Lastly, we are reviewing technical options and intellectual issues regarding various ways to
develop public object submissions, which will involve either implementing an additional
public layer in KORA or customizing a separate section of the site, such as the wiki
section, to incorporate public uploading. Launching, structuring, populating and
restructuring the wiki has been an important process for moving towards public
submissions of resources to the Quilt Index. We have learned a lot about issues involved in
adding a wiki to an existing site as well as modeling it to be useful to a specific community.

Summary
With the addition of thousands of new quilts during the past year, the Quilt Index is
reaching a critical mass of digital quilt images and expanding its scope to include journals
and quilt ephemera. This mass of diverse objects from multiple institutions is unique in the
digital humanities field. Based on the initial formative evaluations and feedback from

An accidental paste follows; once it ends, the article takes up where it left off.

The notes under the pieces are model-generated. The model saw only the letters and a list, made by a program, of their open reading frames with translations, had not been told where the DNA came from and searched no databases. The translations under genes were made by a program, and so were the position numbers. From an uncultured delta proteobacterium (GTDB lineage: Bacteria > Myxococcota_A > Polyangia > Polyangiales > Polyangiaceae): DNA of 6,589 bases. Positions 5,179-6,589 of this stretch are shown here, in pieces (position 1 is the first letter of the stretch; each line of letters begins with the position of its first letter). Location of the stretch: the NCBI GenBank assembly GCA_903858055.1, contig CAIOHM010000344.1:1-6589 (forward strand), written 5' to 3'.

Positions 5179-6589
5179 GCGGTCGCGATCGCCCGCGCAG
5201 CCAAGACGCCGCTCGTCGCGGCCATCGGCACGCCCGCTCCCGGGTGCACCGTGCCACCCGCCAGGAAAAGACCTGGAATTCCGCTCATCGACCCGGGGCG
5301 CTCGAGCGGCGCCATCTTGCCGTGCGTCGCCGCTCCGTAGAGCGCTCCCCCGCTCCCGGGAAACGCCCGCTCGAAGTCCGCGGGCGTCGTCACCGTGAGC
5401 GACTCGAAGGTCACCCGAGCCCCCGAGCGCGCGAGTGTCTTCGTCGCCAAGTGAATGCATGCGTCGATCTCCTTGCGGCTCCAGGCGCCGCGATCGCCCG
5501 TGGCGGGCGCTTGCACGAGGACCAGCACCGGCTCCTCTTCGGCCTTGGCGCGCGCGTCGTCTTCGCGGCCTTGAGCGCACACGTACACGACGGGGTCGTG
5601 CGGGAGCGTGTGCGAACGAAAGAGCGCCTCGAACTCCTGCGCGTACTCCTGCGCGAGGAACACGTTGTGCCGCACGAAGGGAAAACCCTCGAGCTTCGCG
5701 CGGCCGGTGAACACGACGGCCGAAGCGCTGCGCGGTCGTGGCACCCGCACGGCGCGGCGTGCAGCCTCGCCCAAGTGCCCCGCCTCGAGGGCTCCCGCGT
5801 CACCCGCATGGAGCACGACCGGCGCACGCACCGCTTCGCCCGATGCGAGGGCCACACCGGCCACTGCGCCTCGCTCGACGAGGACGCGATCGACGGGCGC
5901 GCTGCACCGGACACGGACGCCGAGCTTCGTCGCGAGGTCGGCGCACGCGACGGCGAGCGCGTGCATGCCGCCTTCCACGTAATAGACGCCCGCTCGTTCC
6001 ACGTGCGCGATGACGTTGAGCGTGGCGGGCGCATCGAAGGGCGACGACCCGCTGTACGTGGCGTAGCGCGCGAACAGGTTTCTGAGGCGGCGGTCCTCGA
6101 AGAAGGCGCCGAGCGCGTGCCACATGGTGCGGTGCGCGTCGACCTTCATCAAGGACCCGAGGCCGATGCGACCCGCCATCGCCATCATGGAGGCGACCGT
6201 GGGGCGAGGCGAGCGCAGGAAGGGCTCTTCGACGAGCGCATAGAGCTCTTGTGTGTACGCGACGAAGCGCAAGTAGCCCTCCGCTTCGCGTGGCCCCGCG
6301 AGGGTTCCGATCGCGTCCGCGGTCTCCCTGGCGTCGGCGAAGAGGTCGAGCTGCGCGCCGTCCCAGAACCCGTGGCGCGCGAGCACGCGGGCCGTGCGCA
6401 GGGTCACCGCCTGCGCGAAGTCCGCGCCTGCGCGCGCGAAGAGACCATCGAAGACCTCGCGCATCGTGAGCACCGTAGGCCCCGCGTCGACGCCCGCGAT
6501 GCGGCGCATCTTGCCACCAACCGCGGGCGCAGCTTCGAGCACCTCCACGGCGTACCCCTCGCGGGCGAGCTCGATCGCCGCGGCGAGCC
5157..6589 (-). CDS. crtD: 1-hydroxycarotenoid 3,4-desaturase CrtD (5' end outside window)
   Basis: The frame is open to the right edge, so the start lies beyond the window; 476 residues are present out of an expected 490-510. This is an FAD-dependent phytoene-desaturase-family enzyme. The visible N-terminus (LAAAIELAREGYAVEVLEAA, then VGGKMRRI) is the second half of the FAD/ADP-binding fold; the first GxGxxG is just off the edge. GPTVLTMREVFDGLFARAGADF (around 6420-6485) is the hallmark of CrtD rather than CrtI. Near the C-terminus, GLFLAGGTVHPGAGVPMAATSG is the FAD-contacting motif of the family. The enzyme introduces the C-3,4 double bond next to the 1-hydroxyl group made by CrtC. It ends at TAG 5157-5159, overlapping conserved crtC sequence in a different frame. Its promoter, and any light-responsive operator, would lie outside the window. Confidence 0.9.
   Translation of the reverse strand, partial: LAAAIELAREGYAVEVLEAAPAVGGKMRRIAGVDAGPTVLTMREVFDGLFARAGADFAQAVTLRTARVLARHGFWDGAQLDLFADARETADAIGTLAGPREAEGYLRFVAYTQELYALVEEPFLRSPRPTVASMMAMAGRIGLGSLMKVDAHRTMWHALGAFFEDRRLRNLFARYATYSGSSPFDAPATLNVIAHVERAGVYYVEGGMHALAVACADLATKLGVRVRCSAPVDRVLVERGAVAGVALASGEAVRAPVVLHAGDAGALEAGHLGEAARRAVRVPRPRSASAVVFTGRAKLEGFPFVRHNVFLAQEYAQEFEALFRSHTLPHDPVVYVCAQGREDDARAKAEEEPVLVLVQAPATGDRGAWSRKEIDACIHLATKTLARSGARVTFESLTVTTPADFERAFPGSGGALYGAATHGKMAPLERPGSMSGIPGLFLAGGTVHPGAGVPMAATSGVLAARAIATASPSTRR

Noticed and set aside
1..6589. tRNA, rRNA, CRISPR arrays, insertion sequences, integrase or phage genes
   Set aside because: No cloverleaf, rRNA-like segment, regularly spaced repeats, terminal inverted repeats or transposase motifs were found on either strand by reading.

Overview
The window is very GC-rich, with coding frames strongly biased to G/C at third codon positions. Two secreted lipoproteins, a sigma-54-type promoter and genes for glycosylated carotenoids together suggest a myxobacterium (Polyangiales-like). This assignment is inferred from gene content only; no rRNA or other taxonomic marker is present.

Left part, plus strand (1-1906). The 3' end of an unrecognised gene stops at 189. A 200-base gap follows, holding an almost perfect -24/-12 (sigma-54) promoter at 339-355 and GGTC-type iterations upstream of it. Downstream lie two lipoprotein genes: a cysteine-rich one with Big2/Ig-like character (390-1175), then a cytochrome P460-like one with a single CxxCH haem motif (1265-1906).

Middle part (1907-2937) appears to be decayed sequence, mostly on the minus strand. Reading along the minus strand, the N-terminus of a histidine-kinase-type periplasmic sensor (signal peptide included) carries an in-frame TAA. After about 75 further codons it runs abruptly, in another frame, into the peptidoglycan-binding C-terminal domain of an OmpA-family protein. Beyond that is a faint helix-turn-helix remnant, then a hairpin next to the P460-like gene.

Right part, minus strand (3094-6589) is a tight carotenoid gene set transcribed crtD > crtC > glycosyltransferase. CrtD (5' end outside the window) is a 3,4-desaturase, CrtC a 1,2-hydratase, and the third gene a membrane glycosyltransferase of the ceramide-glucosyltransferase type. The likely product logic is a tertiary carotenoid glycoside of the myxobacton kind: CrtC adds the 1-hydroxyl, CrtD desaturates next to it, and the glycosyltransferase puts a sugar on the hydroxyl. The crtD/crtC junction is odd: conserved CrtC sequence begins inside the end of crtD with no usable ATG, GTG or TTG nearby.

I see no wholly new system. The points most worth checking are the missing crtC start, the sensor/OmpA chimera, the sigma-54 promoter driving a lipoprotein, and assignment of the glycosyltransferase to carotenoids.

contributors and authors, this project's new tools, contextual essays, lesson plans and
gallery offerings, and trainings we are planning and conducting across a wide range of
disciplines will significantly increase the usefulness and meaning-making (search for
relevance) of the Quilt Index itself and as a model for other projects.

We know of no other database that integrates collections from so many institutions (actual
digitized objects as images or text, not just bibliographic records). Already, the Index
serves as a national leadership model for online access to material-specific collections.
Contributors to the Quilt Index come from across the country; and additional potential
partners are located in every state in the US and internationally.